Legislative Assembly for the ACT: 2006 Week 7 Hansard (16 August) . . Page.. 2240..
MR HARGREAVES (continuing):
Program changes include a significant reduction in the qualifying income criteria; a tightening of residency requirements to ensure that only ACT residents who have lived here for at least six months qualify; and a complete overhaul of the priority needs system. The income eligibility criteria for Housing ACT has been tightened to 60 per cent of Australian average weekly earnings for singles and 75 per cent of Australian average weekly earnings for couples. With the reduced income tests the ACT's income eligibility is consistent with other states, including New South Wales and Queensland.
Under the new priority system it is expected that applicants with the most pressing needs will be housed within three months. Prior to this it was 12 months. I believe that 12 months is far too long a period for people in such dire straits. Housing ACT will focus on the following people as a priority: individuals with families facing homelessness; Aborigines and Torres Strait Islanders with complex needs; women and children fleeing domestic violence; the frail aged; and people with disabilities where natural support mechanisms are in danger of failing.
While this is an ambitious goal it recognises that people with critical and urgent needs cannot reasonably be asked to wait lengthy periods to be housed, as they were under the previous system. The program has also been amended to prioritise transfers to enable tenants to downsize or move to areas of lesser demand. For instance, an elderly couple still living in a four-bedroom house after their children have moved away may no longer want to pay for or maintain such a large property.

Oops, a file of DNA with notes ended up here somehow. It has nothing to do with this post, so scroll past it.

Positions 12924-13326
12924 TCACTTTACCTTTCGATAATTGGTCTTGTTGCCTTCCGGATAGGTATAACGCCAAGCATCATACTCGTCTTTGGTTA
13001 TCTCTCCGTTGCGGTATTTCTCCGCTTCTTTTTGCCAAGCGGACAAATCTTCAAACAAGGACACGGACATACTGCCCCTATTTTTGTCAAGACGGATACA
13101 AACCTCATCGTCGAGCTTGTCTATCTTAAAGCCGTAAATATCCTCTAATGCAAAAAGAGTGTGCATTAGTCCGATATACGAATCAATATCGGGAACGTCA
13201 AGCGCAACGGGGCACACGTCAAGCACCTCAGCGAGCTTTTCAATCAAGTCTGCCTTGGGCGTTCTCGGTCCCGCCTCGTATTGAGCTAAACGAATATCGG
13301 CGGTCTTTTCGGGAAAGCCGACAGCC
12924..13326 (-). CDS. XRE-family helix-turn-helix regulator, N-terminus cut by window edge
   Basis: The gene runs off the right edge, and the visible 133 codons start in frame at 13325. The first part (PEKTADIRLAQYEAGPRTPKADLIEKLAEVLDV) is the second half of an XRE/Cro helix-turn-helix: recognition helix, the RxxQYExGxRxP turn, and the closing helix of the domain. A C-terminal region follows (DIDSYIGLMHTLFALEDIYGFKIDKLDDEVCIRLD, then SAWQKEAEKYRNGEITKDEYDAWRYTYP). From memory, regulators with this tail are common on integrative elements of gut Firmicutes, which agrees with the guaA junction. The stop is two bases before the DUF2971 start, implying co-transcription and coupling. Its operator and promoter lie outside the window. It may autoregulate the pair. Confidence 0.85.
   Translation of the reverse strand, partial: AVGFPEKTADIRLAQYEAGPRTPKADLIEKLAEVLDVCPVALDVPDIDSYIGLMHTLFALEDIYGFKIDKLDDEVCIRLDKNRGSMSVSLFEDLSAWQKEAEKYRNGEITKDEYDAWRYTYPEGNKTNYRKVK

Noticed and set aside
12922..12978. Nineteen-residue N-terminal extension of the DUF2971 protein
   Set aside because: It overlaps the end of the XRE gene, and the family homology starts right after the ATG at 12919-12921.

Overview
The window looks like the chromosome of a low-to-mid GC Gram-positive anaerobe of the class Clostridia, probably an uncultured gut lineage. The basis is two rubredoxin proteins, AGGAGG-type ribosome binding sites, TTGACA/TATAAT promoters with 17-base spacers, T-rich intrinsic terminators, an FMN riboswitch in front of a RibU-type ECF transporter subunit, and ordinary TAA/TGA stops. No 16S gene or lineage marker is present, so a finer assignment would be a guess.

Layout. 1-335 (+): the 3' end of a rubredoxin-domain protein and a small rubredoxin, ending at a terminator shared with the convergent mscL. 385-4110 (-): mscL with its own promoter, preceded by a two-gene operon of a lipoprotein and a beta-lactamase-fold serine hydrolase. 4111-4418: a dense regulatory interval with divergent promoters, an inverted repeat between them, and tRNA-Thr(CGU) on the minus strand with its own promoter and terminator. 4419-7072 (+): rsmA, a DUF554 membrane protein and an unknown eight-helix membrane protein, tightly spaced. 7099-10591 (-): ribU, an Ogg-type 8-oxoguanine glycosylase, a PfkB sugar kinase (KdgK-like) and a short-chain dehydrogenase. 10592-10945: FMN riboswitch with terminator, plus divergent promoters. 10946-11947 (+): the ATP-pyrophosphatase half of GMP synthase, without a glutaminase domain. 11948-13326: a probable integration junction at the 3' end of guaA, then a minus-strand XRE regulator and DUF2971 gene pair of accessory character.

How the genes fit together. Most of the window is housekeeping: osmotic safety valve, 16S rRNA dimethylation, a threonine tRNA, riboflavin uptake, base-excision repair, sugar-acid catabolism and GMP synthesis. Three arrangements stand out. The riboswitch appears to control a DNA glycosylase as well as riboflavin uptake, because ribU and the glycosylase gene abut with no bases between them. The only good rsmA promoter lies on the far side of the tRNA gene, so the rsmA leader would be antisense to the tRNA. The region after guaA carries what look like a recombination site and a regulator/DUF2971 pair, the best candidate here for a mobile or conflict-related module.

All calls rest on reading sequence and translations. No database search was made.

The changes to the program make it easier for that elderly couple to move, freeing up the four-bedroom house for a large family. Applicants on the waiting list are currently being reassessed. The new system will take full effect in October. I am still waiting to see any policy from the ACT Liberal Party on public housing, or on how it intends to help those in need. All I hear is criticism of what this government is doing. I never hear any statements from opposition members about what they would do in our place.
MRS DUNNE: Mr Speaker, my question is to the minister for education. Does the minister agree that forcing young children to walk long distances to school, away from their local neighbourhoods, is both unsafe and unwise? Does the minister also agree that parent participation and local community involvement in schooling is facilitated by our system of neighbourhood schools and should not be undermined by wholesale closure?
MR BARR: In responding to Mrs Dunne's question it is perhaps worth observing, as my colleague has, that the majority of students now do not walk to school. Approaching 50 per cent of students in our public system in fact do not even attend their local school and go past often eight to 10 other government schools to attend a particular school that their parents have chosen or that they have chosen. So I think it is already the case that parents and students are making the choice not to attend local schools.
This highlights the difficult public policy challenge governments face in relation to seeking to maintain a system of neighbourhood schooling that was developed in the sixties and seventies that does not now reflect the modern day realities of this city and the way in which parents and students are approaching the decisions about which schools